Miscarriage: It’s a topic that’s so closely guarded and often kept “hush, hush.” So when it happens to somebody you love, chances are you’re not quite sure what to say. In hopes of opening up the conversation, we reached out to a dear friend who was willing to share what personally helped her through the trying time. Here, a few great things to say when you’re feeling powerless to help.
‘I’m so sorry for your loss.’
“A friend of mine got me a sympathy card and strangely that meant so much to me because it meant that my grief was real and validated. Rationally, I know I lost something that was merely a group of cells, but it’s the dreams and plans you have for that little child that you grieve over. Knowing that she also saw that made me feel less irrational,” says our friend.
‘You’re not alone.’
Many times, women haven’t even had the chance to tell their friends that they are pregnant before they miscarry, so going through the process can feel extremely isolating. “Hearing stories from other women who have gone through the same process helps, a lot.” As does approaching the topic in a more casual manner. Our pal remembers one woman telling her that she—and all her friends—had miscarriages, that they all have kids now and that it’s such a common occurrence. “It made me feel like it wasn’t this awkward thing that I shouldn’t be talking about,” she explains.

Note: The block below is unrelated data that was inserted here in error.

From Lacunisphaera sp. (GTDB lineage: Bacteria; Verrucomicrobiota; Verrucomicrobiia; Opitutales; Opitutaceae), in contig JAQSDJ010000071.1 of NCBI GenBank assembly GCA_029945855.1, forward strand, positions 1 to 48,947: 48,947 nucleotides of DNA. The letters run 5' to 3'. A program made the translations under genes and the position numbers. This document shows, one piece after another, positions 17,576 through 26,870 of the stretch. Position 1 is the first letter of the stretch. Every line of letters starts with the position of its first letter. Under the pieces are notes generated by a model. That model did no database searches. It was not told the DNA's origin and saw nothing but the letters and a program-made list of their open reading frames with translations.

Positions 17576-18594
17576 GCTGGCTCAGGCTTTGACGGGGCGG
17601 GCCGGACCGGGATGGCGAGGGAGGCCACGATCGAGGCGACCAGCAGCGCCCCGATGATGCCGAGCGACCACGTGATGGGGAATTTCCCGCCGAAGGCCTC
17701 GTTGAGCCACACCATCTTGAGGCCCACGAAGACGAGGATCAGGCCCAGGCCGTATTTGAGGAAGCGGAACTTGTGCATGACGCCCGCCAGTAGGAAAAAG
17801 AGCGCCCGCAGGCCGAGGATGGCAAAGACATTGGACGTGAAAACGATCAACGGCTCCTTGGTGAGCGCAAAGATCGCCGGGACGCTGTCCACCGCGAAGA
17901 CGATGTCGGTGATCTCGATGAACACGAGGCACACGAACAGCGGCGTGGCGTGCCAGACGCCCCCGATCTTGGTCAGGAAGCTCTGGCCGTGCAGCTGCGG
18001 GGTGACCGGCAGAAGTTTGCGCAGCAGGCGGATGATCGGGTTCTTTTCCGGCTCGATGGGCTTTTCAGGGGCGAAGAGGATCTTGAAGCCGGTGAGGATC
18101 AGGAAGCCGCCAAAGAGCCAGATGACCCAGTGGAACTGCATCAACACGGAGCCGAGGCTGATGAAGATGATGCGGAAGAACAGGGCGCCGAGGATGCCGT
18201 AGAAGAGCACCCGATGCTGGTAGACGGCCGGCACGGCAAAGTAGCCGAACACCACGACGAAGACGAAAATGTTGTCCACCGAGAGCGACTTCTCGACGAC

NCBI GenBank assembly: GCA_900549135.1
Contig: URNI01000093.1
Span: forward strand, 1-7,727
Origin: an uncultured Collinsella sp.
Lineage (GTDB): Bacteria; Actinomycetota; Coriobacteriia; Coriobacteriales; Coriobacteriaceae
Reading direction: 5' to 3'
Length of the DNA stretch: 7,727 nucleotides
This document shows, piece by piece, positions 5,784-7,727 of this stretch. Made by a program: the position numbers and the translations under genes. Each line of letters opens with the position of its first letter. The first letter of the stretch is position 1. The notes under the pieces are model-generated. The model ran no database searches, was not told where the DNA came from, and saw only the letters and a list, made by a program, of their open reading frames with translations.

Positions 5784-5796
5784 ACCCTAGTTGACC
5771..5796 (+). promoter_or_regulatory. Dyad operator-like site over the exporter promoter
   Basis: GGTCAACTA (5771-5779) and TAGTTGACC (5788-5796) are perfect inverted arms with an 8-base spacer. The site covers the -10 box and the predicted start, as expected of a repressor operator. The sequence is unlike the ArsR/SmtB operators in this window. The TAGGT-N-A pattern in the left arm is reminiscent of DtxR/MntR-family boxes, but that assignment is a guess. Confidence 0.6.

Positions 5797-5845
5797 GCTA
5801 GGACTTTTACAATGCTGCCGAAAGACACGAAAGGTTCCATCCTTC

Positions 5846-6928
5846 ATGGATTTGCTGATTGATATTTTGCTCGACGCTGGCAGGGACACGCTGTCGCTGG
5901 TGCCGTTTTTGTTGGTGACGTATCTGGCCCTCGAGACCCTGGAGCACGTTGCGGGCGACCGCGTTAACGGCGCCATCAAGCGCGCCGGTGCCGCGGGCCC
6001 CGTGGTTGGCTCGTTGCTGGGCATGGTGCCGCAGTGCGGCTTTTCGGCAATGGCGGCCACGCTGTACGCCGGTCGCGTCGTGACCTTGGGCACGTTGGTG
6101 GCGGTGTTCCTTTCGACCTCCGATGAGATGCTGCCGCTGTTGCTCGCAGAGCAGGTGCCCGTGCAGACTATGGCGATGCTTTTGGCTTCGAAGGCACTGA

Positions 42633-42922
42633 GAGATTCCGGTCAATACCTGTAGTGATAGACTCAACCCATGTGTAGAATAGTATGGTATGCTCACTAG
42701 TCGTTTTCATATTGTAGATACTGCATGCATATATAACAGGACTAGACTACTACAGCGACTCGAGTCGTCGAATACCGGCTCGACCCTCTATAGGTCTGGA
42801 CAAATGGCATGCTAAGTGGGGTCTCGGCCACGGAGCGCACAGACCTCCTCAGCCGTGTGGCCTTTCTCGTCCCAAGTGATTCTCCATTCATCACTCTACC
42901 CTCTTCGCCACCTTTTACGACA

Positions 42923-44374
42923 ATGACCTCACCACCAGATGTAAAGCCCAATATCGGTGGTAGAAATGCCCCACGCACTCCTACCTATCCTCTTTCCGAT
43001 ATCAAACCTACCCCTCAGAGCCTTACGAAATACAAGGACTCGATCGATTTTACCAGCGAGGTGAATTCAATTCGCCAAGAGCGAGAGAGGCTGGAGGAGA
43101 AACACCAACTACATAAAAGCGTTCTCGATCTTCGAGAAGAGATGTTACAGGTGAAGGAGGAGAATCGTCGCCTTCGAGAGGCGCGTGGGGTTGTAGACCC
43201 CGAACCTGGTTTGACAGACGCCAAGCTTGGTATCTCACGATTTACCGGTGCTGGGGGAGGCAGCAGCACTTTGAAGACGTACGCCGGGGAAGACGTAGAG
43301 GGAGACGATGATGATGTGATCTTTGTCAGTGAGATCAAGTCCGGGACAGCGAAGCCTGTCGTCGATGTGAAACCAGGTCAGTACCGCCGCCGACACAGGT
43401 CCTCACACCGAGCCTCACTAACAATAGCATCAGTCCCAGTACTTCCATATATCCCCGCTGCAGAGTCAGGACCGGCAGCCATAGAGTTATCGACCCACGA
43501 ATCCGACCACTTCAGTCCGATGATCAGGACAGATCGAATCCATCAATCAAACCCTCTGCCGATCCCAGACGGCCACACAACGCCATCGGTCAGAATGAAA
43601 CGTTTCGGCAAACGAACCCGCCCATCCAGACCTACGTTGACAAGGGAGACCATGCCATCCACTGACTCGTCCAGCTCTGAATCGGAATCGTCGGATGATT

‘It’s not your fault.’
Pregnancy comes with a list of dos and don’ts, and doctors like to emphasize the responsibility we have for our bodies. So when you miscarry, it’s hard not to feel like you did something wrong. “Your child is something you’re supposed to protect in every way and failing at that is extremely difficult,” says our friend. Hearing again and again that this is just something that happens—and not a result of anything she did—helped with the guilt.
‘Go ahead, I’m here to listen.’
Still don’t know what to say? The good news is she may need you to listen more than talk anyway. Ask her if she wants to discuss it. If she says “no,” sit with her on the couch and binge-watch Stranger Things. If she says “yes,” follow up with questions like “How are you feeling today?” and “What’s on your mind?”
Because it does. Most importantly, don’t tell her “Everything will work out” or “You can try again next month.” She doesn’t need you to look on the bright side. She needs you to validate her grief and be her ally. In other words: She needs a friend, not a cheerleader.